The name Nissan originated in Japan, when founder Yoshisuke Aikawa became president of Nihon Sangyo in 1928. Primarily dealing in foundries and auto parts, Nihon Sangyo debuted on the Tokyo Stock Exchange by its ticker name NISSAN in 1933. Nissan expanded beyond its Japanese roots from there, and officially came to the U.S. as Datsun in 1958.
Not only are Datsuns the first mass-produced Japanese vehicles, their unique automotive style makes a major impact on the U.S. market when Datsun sedans and compact pickups are first imported in the late '50s.
The Datsun Type 15 is the first mass-produced Japanese vehicle. Other Type 15 models include a phaeton, mini pickup and delivery van.
The Nissan Skyline is the predecessor to the revolutionary Nissan GT-R®, the Skyline was first introduced in 1957. The rear-wheel drive coupe has never been commercially available in America, but it has always been a highly sought-after import. The modern Nissan R35 GT-R was introduced to the world, and made for sale in the United States, in 2009.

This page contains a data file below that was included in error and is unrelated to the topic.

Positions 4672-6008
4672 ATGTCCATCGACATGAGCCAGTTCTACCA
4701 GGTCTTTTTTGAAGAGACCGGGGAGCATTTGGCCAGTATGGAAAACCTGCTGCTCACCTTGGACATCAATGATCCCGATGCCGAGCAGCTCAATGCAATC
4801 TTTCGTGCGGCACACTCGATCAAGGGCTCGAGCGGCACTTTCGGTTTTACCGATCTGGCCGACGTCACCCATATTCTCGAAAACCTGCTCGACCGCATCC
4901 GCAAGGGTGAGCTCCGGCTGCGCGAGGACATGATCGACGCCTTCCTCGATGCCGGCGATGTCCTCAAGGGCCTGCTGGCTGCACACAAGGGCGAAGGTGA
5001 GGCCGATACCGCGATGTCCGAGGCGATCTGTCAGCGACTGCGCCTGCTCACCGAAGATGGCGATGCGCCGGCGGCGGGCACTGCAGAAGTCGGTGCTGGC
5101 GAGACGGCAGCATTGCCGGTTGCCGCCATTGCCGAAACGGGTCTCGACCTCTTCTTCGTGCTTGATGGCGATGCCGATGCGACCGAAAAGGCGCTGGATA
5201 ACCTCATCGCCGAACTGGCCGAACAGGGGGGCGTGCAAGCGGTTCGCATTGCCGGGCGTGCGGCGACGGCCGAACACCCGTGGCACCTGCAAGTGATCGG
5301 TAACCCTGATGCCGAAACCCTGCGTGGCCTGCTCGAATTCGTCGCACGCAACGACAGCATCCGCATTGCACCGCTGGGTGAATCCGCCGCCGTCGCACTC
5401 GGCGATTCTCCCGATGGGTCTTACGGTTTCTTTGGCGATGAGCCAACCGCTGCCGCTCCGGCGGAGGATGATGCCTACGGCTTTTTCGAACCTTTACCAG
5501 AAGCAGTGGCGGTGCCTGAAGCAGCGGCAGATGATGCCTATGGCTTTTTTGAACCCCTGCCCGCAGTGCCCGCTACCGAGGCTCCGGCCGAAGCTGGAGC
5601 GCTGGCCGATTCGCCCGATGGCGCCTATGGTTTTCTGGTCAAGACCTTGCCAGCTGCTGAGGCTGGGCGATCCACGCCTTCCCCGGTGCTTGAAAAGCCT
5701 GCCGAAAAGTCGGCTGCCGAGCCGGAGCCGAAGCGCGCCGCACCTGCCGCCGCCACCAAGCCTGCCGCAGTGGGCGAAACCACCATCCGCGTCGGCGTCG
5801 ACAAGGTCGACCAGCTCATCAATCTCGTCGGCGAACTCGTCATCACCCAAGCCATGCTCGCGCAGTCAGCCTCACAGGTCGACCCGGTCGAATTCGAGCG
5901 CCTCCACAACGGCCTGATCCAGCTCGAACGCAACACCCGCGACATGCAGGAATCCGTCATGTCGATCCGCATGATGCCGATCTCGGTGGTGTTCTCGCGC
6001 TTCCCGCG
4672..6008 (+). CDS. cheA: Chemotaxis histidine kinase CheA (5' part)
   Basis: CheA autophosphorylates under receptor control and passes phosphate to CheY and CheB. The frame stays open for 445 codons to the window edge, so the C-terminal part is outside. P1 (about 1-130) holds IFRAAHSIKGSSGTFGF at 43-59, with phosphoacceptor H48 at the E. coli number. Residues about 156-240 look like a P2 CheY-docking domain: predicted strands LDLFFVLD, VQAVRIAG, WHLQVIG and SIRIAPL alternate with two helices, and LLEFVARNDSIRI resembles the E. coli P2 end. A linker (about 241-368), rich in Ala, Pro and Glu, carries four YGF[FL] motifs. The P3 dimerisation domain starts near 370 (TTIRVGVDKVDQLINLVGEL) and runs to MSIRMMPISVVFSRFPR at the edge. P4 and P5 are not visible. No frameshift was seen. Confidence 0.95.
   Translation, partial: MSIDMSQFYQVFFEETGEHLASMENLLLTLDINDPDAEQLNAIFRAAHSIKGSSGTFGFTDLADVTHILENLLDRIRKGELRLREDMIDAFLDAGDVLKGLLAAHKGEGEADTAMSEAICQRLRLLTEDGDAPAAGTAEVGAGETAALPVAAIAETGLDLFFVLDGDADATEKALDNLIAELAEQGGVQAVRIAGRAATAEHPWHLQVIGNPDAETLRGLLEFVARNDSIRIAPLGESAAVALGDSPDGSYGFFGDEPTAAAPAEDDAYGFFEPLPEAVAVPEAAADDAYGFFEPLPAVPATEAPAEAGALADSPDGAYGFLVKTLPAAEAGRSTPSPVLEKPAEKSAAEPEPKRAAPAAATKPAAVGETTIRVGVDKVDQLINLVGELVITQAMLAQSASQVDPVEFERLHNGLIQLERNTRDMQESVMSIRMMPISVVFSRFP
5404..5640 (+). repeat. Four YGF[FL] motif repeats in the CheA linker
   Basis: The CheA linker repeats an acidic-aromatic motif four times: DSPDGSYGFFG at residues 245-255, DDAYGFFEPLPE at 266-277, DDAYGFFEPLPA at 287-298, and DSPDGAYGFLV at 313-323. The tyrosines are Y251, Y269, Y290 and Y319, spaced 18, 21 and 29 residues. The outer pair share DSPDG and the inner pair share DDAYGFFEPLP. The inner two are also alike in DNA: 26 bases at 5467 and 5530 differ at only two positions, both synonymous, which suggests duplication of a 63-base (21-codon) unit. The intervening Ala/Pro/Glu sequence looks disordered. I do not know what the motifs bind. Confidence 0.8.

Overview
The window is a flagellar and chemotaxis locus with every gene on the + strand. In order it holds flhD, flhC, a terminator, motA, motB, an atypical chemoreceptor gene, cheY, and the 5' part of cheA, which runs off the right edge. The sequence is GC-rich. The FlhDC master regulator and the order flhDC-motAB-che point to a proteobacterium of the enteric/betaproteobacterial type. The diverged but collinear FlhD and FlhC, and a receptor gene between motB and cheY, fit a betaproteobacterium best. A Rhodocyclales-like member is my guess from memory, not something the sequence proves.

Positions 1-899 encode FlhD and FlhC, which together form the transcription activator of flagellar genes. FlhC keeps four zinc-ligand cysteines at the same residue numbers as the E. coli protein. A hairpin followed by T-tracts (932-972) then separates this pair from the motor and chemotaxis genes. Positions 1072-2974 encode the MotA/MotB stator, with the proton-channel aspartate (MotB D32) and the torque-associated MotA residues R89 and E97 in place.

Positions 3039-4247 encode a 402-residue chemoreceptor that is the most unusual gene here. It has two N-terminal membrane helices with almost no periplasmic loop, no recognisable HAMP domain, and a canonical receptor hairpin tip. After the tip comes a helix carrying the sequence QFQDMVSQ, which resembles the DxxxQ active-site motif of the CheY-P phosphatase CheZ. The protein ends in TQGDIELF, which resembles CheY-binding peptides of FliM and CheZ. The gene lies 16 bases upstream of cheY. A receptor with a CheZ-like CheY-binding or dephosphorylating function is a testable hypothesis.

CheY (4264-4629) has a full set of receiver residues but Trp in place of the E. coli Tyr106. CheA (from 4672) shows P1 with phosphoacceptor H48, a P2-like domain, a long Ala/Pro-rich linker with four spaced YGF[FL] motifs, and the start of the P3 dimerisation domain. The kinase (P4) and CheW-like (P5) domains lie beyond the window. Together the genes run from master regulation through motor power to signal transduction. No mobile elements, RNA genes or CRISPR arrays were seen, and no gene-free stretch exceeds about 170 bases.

Sharing much of its DNA with the British Austin of the day, the first Datsun introduced to the U.S. market in 1958 was the Datsun 1000 Sedan. It utilized the same platform as the Datsun pickup truck. The 1000 sedan sold 146 units in the US from 1959-1961 until replaced by the 1200 sedan, which sold 1,318 units.
The first Datsun compact pickup was sold in America. Originally imported in 1958 with a 37-hp 1000-cc engine, it was soon given a boost with a 48-hp 1200-cc engine. This quarter-ton pickup firmly established Datsun in the American market. Approximately 220 American servicemen purchased this truck and imported them back to the U.S. from Japan.